Speaking at the King's Fund think tank in central London, Mr Hunt said discussing CQC ratings and waiting times was vital to allow patients to make 'a truly informed choice' about their healthcare.
The health secretary also spelled out plans to move the vast majority of hospital doctors onto seven-day contracts by the end of the current parliament under the government's drive to move to a seven-day health service, warning he would not allow the BMA to 'be a roadblock to reforms that will save lives'.
Mr Hunt told the King's Fund event: 'From next year as part of the new electronic booking service, which has replaced Choose and Book, all GPs will be asked to tell patients not just which hospitals they can be referred to, but the relevant CQC rating and waiting time as well.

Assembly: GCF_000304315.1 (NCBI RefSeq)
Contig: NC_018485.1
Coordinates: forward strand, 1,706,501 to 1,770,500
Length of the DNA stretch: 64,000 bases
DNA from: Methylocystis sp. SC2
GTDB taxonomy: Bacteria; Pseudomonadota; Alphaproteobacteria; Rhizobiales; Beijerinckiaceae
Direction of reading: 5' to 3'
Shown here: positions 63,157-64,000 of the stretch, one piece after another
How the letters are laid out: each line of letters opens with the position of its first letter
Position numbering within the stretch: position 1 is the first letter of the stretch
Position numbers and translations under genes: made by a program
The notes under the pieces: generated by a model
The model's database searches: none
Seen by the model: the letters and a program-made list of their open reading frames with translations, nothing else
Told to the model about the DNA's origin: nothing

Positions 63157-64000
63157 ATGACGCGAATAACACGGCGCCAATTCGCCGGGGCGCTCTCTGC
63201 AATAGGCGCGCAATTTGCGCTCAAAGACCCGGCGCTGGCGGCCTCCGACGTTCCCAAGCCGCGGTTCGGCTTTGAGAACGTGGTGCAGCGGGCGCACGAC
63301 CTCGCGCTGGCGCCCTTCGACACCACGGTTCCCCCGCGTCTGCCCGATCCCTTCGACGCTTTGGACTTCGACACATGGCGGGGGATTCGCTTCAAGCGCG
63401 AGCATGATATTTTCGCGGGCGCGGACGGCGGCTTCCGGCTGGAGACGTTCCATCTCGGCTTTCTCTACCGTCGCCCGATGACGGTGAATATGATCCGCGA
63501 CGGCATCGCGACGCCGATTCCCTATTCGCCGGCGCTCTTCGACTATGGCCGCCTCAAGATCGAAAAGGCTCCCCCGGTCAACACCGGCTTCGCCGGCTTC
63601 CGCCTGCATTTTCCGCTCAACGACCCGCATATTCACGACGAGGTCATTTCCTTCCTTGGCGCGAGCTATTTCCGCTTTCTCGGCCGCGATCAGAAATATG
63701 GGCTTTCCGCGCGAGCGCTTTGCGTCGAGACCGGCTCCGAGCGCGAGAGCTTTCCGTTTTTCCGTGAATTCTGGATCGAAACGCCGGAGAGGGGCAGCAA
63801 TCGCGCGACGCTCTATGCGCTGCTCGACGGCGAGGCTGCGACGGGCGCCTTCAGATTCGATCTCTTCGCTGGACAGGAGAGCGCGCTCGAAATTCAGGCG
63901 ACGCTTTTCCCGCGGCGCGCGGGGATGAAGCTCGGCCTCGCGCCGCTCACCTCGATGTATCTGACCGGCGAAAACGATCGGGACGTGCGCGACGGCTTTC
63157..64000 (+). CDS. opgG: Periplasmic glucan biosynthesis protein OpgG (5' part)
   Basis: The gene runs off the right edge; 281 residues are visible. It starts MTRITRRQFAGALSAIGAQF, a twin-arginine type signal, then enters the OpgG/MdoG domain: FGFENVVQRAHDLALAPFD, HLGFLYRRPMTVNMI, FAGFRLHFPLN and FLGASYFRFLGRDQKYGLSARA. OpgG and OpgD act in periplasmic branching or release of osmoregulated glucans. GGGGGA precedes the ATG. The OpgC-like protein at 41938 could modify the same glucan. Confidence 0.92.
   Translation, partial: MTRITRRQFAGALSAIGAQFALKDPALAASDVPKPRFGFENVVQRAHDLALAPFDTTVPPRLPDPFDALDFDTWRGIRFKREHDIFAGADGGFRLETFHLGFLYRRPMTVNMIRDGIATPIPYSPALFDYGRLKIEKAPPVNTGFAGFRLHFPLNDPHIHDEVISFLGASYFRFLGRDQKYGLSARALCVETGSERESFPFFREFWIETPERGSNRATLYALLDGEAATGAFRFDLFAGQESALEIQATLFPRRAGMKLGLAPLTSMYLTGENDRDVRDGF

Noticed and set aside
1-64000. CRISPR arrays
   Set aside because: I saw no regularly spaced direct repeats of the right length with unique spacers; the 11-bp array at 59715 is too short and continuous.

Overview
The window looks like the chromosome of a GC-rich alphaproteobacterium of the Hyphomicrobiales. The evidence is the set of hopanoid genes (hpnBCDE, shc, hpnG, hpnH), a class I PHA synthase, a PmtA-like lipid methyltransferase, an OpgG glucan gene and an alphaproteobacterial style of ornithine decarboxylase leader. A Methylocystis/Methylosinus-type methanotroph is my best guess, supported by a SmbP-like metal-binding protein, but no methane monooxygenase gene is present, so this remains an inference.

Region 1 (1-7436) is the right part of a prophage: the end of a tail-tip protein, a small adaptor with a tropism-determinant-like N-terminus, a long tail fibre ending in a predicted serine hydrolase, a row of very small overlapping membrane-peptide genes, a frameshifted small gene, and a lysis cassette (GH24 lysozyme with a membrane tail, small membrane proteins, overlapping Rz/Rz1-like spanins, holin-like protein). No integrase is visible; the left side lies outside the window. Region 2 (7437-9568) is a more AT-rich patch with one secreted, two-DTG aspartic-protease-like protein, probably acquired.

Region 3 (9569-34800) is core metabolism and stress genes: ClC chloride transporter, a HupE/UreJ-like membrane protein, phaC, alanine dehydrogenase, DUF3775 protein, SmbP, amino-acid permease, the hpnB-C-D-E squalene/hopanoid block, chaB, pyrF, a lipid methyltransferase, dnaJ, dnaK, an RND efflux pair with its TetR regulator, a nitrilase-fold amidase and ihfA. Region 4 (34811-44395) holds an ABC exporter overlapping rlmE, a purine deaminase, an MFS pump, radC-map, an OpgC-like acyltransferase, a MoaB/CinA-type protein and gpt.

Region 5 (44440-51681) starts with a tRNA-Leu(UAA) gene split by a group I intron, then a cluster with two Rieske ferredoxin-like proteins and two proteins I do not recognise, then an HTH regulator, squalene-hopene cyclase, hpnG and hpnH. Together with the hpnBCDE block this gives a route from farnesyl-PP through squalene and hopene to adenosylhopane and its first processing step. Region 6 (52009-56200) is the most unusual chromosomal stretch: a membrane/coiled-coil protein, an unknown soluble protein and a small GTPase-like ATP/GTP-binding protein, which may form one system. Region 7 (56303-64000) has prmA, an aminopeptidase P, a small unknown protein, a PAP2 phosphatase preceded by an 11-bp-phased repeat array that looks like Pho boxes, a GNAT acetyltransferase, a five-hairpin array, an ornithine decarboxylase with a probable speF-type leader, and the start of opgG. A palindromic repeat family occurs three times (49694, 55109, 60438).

'Because those ratings now include patient experience, safety and quality of care, patients will for the first time be able to make a truly informed choice about which local service is best for them. Patients also need to be able to make a meaningful choice about which GP surgery is most appropriate for their needs.
'Right now that is not always possible because practices get full and there is a lack of capacity. We will address this through our new deal for general practice which will boost GP provision in under-doctored areas, with NHS England giving particular attention to making sure that there are alternatives available when a practice has been rated ‘inadequate.’